An ISP’s subscriber experience has an interesting correlation with overall operating expenses (OPEX). Generally speaking, they’re symbiotic; one will nearly always directly impact the other, for better or for worse.
As much as a business would love for subscribers to have excellent experiences every time, it’s not always feasible. It’s far too easy to overpromise and underdeliver on subscriber experience—especially given how expensive it can be. But by finding ways to improve the subscriber experience, it’s entirely possible for ISPs to end up trimming OPEX too.
Today, let’s explore what your ISP can do to improve the experiences your subscribers receive—and reduce your OPEX at the same time.
1. Make sure networks are set up properly.
It’s better to do things right the first time so you don’t have to do them twice—or more than that, even. But when it comes to home networks, there’s a lot of room for error in the installation process.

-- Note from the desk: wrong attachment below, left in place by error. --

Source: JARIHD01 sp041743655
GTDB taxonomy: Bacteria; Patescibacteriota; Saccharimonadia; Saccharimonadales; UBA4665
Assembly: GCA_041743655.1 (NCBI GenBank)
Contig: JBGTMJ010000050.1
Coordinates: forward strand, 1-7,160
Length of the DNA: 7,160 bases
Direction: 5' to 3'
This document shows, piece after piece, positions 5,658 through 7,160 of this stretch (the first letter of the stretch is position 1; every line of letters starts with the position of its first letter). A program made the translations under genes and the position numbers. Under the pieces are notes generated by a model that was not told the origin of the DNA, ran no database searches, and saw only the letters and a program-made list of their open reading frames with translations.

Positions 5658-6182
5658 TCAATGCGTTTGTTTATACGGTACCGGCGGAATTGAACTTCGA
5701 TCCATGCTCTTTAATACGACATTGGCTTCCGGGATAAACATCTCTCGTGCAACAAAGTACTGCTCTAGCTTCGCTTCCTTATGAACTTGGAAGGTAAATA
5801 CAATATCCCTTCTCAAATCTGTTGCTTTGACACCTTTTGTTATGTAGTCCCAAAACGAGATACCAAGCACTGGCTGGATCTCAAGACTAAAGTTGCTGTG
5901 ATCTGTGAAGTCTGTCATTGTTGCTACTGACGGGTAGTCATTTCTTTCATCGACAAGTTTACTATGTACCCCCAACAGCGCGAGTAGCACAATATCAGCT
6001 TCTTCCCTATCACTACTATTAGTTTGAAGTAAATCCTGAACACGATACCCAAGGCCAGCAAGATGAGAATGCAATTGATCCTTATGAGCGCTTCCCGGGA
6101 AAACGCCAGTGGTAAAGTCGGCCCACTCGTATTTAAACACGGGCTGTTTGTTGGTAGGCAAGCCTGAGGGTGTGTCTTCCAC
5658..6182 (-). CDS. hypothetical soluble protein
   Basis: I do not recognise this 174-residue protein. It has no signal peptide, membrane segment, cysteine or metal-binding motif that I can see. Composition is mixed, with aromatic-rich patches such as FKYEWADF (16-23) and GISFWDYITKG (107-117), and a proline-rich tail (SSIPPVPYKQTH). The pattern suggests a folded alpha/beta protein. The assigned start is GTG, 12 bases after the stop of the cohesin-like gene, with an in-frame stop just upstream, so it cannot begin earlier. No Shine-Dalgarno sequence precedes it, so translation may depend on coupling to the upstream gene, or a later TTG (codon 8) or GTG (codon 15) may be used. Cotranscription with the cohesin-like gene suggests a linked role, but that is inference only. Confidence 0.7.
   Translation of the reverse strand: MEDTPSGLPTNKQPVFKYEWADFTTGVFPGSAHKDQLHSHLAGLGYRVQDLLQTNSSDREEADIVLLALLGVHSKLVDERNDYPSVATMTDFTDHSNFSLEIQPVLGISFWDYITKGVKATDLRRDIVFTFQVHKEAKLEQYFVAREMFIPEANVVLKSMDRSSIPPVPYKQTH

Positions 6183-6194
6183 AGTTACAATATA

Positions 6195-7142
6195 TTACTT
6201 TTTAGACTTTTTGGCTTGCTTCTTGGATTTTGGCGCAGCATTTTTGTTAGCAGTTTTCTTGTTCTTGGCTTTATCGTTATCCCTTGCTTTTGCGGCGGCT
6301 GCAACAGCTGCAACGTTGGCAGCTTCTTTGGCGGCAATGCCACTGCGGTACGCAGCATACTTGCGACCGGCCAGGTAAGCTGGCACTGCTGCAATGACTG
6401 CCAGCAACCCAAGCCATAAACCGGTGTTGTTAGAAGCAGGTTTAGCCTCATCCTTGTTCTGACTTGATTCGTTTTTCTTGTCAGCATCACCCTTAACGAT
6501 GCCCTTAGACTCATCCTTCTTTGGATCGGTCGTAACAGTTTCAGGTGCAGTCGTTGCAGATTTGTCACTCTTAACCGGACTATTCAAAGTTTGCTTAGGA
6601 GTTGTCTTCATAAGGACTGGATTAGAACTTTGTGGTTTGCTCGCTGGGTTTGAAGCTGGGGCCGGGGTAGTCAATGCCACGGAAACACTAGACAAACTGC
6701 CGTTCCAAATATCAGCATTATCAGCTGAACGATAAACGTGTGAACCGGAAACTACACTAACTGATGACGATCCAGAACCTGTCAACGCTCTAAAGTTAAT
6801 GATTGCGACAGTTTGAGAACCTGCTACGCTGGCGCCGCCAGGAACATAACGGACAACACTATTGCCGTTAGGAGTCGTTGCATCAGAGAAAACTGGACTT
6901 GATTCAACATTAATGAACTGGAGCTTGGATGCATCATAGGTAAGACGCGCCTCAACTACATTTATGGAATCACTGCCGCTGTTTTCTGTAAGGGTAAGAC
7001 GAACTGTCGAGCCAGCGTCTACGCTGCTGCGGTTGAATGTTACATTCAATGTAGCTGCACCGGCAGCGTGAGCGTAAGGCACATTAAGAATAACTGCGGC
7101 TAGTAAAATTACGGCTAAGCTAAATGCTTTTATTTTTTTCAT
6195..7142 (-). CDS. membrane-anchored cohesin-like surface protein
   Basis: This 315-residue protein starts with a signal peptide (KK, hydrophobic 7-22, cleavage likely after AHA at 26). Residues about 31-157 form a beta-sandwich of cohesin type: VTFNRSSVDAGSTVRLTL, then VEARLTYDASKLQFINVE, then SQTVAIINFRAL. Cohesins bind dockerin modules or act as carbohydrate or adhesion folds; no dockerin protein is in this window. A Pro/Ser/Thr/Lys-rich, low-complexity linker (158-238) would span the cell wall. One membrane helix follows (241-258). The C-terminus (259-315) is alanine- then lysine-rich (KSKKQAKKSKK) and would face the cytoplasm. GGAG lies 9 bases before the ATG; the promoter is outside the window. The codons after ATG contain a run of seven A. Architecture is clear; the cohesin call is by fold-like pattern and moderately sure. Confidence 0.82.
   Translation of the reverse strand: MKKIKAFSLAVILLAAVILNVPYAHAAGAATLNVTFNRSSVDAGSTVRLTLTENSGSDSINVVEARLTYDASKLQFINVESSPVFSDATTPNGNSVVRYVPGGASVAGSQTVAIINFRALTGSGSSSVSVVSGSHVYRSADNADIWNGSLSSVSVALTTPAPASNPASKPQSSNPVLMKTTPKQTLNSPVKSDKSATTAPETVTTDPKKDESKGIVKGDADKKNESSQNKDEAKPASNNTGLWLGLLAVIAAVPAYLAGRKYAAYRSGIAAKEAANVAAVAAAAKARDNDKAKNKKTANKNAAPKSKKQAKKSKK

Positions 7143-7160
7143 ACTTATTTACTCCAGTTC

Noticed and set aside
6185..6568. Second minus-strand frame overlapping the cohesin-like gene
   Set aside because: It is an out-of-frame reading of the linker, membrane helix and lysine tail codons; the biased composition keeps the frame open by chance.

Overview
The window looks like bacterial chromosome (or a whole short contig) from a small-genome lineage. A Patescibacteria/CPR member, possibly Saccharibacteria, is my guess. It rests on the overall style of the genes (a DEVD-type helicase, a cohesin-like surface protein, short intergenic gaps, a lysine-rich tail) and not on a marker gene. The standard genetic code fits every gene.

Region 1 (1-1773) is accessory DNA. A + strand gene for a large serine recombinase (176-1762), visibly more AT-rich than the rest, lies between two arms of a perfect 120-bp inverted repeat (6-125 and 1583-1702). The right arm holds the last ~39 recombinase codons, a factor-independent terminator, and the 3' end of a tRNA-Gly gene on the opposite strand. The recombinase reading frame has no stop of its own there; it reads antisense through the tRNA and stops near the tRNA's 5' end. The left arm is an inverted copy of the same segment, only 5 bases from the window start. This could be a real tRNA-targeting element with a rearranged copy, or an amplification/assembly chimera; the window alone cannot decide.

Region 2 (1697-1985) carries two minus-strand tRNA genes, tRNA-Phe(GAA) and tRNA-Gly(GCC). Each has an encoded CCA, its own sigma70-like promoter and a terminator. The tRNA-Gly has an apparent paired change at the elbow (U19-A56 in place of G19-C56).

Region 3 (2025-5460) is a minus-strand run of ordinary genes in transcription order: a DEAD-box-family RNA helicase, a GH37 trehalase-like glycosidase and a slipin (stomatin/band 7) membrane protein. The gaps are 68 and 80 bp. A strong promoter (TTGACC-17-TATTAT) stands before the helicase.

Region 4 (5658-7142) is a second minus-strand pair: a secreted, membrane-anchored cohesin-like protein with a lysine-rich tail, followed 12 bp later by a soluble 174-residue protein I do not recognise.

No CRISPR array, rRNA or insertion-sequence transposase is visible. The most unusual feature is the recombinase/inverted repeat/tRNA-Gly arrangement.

Even directly after a home network installation, there are plenty of issues subscribers can run into. For example, recent research shows that 56% of consumers still have WiFi dead spots in their homes—and even if they have pods to help, only about 7% of ISPs say subscribers are getting pod placement right.
And it isn’t just pods, either. As RouteThis CEO Jason Moore explained, left to their own devices, subscribers will sometimes put essential devices like routers in some really weird places.
I’ve heard some pretty incredible horror stories from the field. One of our customers’ subscribers really did demand that the technician install the router into the metal ductwork of their home.
2. Adapt support processes to match growing demand.
Did you know? More than a third of consumers are now using their WiFi for an additional seven to ten hours per day. This puts a massive amount of strain on home networks, and bad news for ISPs, it means these subscribers are experiencing issues much more frequently.
This introduces two expensive issues for ISPs:
- A higher volume of incoming support calls, which could potentially turn into more expensive escalations
- A higher potential for churn, since more than one in four subscribers that experienced WiFi issues in 2021 chose not to call support simply because of the time and effort involved